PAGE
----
4. 4. Maximising the Potential of Future Leaderscorrectly ascertain the high potential executives and provide them withmeaningful and measurable development.Talent management and retention is continuously one of the most pressing worriesof CEOs — and for good reason. Having enough capable leaders to executecorporate strategy is a growing concern, one heightened by demographic trendsthat promise a continuing shortage of leaders in coming years.A company’s leadershippipeline is expected to deliver In developing talent and ensuringits “next generation” of ready- capability for the future, organisationsnow leaders. The payoff is a move their leaders through positions ofsupply of leadership talent that responsibility and challenges.simultaneously achieves targets,bolsters and protects ethical reputation, and navigates transformational changein pursuit of a bright competitive future. Unfortunately, some Boards and CEOsneglect their talent management accountability – consequently, their pipelinesrun dry. When this occurs, the downward spiral of competitive capability becomesdiscernable, the edge is lost, and the “magic” disappears. The competition beginsto outwit, outflank, and outperform these companies.Interestingly, Douglas Ready and Jay Conger in a Wall Street Journal articlepublished in 2007 (R1-4), reported that the vast majority (97%) of surveyedcompanies do have a formalised succession management process. Yet, only 3%of these surveyed companies reported satisfaction with their leadership pipeline— the quality and readiness of leadership talent are not adequate.In developing talent and ensuring capability for the future, organisations movetheir leaders through positions of responsibility and challenges. These transitionsare known as “role to role” transitions, i.e. a leader who is successfully performingin one role takes on another role with different responsibilities.In the 2009 Harvard Business Review article “The Realities of Executive Coaching” 137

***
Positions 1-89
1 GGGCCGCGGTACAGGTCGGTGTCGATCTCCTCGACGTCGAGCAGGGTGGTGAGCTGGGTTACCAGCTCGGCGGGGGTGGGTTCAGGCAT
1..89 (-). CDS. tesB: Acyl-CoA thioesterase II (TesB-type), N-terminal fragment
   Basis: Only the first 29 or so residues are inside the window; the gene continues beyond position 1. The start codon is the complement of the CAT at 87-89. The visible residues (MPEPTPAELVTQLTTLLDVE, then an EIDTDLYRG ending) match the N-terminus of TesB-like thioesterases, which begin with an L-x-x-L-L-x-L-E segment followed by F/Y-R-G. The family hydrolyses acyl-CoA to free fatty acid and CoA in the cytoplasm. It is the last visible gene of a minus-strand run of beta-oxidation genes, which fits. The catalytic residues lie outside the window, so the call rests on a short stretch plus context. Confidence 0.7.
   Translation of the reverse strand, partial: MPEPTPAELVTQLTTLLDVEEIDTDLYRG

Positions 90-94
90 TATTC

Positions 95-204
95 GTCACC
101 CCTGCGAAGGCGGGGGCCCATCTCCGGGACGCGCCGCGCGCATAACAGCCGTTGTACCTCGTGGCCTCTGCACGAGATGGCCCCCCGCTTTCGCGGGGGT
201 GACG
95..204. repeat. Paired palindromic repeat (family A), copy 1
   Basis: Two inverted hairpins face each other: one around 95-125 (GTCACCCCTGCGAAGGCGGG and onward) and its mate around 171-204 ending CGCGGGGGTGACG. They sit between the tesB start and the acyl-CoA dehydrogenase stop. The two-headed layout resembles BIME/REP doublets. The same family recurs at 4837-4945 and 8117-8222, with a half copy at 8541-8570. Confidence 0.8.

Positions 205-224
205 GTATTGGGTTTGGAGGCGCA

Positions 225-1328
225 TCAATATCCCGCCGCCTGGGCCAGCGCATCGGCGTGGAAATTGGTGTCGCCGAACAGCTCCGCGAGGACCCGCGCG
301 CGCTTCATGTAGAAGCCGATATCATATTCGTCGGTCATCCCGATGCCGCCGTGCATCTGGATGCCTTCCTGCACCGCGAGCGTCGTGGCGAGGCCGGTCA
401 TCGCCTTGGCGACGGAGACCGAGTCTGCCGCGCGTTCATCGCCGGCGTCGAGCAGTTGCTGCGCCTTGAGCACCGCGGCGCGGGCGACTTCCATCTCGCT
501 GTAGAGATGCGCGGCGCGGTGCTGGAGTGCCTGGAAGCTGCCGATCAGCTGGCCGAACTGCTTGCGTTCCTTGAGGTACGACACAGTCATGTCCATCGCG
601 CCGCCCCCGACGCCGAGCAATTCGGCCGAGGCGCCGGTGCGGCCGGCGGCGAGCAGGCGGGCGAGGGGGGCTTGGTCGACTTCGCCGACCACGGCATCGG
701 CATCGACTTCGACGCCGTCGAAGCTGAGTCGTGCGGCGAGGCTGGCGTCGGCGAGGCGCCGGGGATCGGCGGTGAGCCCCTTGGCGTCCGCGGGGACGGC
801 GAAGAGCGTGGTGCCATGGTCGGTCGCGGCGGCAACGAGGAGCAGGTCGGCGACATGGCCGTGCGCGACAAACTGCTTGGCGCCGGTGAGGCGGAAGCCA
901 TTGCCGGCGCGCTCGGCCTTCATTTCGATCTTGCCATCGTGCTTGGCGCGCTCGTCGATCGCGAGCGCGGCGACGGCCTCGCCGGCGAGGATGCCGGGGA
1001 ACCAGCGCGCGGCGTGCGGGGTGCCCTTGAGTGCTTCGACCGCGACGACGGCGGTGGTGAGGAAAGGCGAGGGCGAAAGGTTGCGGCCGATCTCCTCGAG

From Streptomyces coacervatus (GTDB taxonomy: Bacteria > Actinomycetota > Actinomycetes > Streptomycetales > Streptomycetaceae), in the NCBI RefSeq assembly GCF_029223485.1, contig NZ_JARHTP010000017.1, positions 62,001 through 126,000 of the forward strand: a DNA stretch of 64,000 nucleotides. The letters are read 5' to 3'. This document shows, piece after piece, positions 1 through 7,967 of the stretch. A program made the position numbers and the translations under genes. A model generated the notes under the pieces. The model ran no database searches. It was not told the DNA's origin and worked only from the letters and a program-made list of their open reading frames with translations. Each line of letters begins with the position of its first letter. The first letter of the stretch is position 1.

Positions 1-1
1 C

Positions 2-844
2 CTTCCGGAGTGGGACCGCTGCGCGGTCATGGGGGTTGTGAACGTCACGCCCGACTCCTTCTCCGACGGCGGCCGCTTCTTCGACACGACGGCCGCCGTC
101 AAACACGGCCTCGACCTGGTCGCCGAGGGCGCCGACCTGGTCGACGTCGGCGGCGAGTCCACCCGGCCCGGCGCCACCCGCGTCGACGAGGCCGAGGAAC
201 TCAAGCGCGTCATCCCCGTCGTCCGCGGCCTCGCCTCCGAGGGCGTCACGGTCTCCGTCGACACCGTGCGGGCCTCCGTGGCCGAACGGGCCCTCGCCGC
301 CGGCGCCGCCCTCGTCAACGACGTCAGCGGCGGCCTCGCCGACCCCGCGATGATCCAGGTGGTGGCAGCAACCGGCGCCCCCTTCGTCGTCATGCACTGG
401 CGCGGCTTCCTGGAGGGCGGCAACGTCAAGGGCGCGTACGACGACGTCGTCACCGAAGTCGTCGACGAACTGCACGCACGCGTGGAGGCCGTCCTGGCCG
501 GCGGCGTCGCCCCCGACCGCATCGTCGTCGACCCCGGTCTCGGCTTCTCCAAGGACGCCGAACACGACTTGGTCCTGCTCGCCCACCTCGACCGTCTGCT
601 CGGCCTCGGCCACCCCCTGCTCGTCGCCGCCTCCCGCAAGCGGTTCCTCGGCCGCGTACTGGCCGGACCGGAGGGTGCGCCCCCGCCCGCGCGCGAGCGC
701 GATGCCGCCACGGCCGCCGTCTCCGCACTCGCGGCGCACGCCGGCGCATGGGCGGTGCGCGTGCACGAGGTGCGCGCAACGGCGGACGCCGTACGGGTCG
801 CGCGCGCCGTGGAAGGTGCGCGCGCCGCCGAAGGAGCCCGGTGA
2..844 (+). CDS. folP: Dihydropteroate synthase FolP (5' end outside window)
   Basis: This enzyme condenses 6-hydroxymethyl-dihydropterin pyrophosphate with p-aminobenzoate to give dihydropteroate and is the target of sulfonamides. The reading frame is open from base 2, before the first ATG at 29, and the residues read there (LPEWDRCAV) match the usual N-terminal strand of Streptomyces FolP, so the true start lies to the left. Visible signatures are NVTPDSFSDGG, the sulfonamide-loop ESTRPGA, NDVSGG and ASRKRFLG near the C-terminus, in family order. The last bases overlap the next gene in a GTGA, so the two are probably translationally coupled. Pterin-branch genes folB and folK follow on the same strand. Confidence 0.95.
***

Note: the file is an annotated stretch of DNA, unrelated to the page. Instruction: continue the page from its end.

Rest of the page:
5. 5. Coaching Approaches(Coutu and Kauffman 6-7), coaches surveyed reported that 48% of the time theyare hired to develop high potentials or to facilitate transitions.Successfully assuming a new leadership role is almost never easy. It is more oftenchallenging and daunting—regardless of the amount of experience a leader mayhave.According to Ready and Conger in their June 2010 Harvard Business Reviewarticle “Are You a High Potential” (78-84), among the reasons for losing a spoton the high potential list are making a poor transition into a new role, diminishedperformance two years in a row, behaviour that’s out of line with the company’sculture and values, and a significant visible failure.Actions taken in the first few months of a leadership transition directly impact aleader’s chances of success. Transitions can be times of both great opportunity andgreat risk. Transitioning leaders often find the eyes of superiors, colleagues, directreports, and even shareholders firmly fixed on their first moves. Expectations arehigh. With so much at stake, what are the secrets of succeeding and thriving intimes of role transition?What are the Challenges or Pitfalls Leaders in TransitionFace?The specific challenges leaders face depend on the types of transitions they areexperiencing. Leaders who have been hired externally (on-boarding) confrontthe need to adapt to new business models and organisational cultures, and tobuild supportive networks of relationships. For those who have been promotedinternally (role-to-role transitions), the challenge lies in understanding anddeveloping the competencies required to be successful at the new level. Hence,it is essential to carefully diagnose the situation and craft transition strategiesaccordingly.The biggest trap new leaders fall into is to believe they will continue to besuccessful by doing what has made them successful in the past. There is an old138